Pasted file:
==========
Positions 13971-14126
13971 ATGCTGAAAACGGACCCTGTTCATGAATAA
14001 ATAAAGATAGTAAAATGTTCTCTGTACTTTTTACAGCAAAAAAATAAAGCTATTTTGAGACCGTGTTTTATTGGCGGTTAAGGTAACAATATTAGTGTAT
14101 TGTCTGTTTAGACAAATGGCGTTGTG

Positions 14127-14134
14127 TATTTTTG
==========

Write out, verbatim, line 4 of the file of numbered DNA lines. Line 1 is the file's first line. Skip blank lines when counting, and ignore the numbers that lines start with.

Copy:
14101 TGTCTGTTTAGACAAATGGCGTTGTG